10 Apr 2012

Nantucket Town Meeting

Last weekend, while sitting in a jam-packed auditorium at the Nantucket High School during the annual Nantucket Town Meeting, I felt like I was on an episode of NBC’s blockbuster hit “The Voice.” For those 1-2 of you who have never seen it, it works like this: Contestants are given a brief few minutes to present their version of a popular song, while the 4 celebrity judges sit with their backs to the contestant. This provides the judges an opportunity to base their opinion solely on the raw talent of the contestants, without any undue influence from their appearance or showmanship. If the judges determine the voice they are hearing is a “winner” they push an electronic button on their chair and it spins around bringing the contestant into full view and indicating to the contestant they’ve been “chosen” by the judge to move forward in the contest.

The Nantucket Town Meeting is a bit like this for me. By its design, every registered voter in Nantucket has a “voice” at the meeting. There are dozens of articles included in the warrant for the meeting. Prior to the official start of the business at hand, every voter in attendance is given the chance to “call” an article, meaning that when the time comes to vote on the article, the voter indicates they want the opportunity to offer comments prior to the vote. Once one voter “calls” an article, it opens the floor for every voter in the room to lend their voice to the issue at hand.Even after living on Nantucket year round for a year and a half, there are still many townspeople I don’t know personally. I recognize names and faces, but haven’t had the occasion to meet every resident of the island. There are typically a few “hot button” issues at Town Meeting and this year was no exception. From the wind turbine in Madaket to the Sachem Path housing development, there was no shortage of passionate opinions in the room.

As the microphone was quickly delivered to the raised hands as “called” articles were brought to the floor, I could not see the faces of each person rising to speak, but found myself listening intently to each voice. As voters shared their reasoning and perspective on why they believed the article should be voted up or down, I weighed the information carefully. When it came time to raise my hand to cast a vote for the article, I felt confident I was basing my decision on a diverse presentation of information and opinions that I had not previously considered.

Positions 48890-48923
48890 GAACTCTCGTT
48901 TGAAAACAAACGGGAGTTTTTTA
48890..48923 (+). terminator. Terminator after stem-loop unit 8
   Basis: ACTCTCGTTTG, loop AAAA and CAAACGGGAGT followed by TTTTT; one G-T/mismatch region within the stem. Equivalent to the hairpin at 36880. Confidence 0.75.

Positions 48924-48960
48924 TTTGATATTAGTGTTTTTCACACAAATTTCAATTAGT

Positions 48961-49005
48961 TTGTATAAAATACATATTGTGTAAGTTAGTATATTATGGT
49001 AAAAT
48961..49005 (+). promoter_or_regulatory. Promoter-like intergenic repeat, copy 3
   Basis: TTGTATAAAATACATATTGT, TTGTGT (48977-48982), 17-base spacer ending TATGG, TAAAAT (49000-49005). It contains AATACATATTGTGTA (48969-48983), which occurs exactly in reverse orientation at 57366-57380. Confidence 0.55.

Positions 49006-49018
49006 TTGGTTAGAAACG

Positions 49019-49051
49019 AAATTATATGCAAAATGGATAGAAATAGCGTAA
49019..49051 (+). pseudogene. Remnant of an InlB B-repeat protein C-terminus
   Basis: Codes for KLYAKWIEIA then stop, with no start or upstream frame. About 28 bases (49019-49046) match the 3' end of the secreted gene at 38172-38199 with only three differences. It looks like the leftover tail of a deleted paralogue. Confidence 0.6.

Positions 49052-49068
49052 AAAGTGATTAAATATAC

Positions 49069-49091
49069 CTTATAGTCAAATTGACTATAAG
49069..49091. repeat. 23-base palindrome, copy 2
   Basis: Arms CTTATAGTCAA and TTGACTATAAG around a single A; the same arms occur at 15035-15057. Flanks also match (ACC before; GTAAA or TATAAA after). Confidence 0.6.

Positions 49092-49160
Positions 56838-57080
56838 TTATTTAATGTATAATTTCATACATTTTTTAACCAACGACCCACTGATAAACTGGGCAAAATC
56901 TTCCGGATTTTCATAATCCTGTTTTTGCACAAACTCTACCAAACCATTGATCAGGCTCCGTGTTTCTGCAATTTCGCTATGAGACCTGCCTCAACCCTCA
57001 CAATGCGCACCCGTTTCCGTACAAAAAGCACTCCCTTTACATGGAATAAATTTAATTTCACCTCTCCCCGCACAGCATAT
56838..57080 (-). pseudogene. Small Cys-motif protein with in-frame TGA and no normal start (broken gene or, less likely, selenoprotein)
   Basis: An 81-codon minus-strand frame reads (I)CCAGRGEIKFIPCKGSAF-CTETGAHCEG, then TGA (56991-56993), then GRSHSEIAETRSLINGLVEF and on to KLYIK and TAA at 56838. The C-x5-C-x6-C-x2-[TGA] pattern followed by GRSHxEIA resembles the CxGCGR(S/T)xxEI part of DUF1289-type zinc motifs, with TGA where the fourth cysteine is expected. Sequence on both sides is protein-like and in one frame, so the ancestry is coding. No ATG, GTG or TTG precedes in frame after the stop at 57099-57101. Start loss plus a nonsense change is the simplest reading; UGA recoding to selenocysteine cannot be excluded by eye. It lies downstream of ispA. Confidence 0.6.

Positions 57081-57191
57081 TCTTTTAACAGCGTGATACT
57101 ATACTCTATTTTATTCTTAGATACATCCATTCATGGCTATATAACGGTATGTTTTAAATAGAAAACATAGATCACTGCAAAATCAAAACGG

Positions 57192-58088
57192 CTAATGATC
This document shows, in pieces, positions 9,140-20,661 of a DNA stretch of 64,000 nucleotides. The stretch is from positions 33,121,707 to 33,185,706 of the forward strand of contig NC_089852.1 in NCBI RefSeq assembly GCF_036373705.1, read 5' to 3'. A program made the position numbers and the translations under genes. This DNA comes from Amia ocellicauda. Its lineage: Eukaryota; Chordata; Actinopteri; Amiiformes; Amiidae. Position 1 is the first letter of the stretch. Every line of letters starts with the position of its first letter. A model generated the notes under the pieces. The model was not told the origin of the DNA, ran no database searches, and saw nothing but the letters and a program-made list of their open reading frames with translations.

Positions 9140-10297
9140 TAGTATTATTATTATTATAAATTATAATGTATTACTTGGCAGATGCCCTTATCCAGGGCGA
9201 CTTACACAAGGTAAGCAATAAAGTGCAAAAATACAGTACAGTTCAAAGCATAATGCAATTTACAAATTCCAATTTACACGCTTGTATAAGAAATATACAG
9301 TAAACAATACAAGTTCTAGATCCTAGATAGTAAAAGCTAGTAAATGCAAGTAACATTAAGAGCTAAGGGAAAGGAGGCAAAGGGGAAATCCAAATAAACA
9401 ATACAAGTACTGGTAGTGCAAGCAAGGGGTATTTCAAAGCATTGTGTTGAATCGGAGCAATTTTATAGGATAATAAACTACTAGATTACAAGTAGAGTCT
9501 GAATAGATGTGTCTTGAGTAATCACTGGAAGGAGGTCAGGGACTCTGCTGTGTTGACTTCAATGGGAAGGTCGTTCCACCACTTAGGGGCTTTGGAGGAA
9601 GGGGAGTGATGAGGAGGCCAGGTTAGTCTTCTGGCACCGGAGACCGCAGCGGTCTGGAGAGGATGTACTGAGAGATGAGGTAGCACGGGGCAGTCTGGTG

Most importantly, when I attend a Nantucket Town Meeting, I find myself incredibly grateful to live in a community and a nation where everyone has “a voice.” Although sometimes firmly divided in our opinions and final votes on the various issues, there is always a unity in these gatherings that inspires me. We all rise together and proudly recite the Pledge of Allegiance and sing the National Anthem as a prelude to the day’s activities. We exchange friendly banter with neighbors seated near us. At the end of the day, we all return to our homes and workplaces knowing that regardless of the outcome, it was an honor to cast our vote.

If you’ve never had the pleasure of being on Nantucket for the annual Town Meeting, I highly encourage you to begin making plans to attend next year. Come hear for yourself the local impassioned perspectives and witness democracy in action. Wherever you live and whatever issues are facing your community, state and our nation, take the opportunity this election year to let your voice be heard.

Speak up!

Shellie Dunlap

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